The Ph.D.s we interviewed who have made it across the chasm lead happy and fulfilling lives. They are engaged in their work, valued by their peers, earn good salaries, and make career decisions based on their own personal values. They no longer feel trapped and undervalued, the way far too many postdocs and adjuncts do.
It’s the languishing that is hard, crushing, and depressing.
Our survey is an effort to measure that fallout. We invite current doctoral students and those who have earned Ph.D.s in the past seven years to fill out the survey, whether you are a postdoc, an adjunct, a visiting-assistant or tenure-track professor, and whether you are employed outside academe or are still looking for work.
Through the survey, we want to assess how widespread the mental-health crisis is among Ph.D.s and graduate students, and whether our hypothesis — that this depression and anxiety are connected to employment insecurity, lack of professional development for other careers, poverty, and debt — is correct. Previous surveys have suggested that "career uncertainty" plagues graduate students but didn’t really unpack what that meant, or how better access to professional development and clear pathways to employment could help with this part of the mental-health puzzle.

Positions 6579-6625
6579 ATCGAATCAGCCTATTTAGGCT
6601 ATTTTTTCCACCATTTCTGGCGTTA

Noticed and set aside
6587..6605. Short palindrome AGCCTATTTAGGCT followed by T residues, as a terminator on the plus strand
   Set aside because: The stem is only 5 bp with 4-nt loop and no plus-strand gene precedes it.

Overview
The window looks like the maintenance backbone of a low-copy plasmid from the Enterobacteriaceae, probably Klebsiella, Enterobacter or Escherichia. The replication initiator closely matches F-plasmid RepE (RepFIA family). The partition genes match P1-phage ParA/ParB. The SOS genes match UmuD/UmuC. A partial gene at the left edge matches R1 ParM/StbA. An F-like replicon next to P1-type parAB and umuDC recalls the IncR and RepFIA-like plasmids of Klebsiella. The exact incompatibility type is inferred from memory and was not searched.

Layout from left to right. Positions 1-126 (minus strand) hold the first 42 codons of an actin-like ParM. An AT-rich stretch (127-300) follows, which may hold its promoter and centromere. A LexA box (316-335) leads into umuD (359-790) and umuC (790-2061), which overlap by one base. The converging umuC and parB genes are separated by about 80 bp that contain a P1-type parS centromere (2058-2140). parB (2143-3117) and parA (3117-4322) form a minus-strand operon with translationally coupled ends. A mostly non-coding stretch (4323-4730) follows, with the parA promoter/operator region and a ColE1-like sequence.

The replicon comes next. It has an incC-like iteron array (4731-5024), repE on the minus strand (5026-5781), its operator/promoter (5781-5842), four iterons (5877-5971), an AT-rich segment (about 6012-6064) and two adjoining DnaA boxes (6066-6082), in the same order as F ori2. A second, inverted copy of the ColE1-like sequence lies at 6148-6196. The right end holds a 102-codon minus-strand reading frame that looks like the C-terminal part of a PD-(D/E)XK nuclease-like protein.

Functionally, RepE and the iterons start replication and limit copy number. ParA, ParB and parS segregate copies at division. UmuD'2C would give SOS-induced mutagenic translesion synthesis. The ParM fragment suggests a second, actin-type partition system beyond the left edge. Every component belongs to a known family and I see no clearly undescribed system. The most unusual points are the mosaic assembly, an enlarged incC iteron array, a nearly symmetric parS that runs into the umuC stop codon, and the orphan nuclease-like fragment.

We will publish the results of the survey and make recommendations about how academic institutions, faculty members, and professional associations can better support doctoral students and alumni during and after the Ph.D.
For those of you facing this very predicament in your postgraduate career, I offer this advice: Once you get through to the other side and land a position in an organization where you are valued, where you are compensated for your time, where you have career advancement, and where you can move if you no longer enjoy your co-workers or supervisor, you’ll wonder why it took so long to make the transition. And then you’ll remember: Oh, right, it took a while because it was so damn hard.
L. Maren Wood is a Ph.D. in history and co-founder and CEO of Beyond the Professoriate , a public-benefit company that works with individuals and universities, offering career services for graduate students and Ph.D.s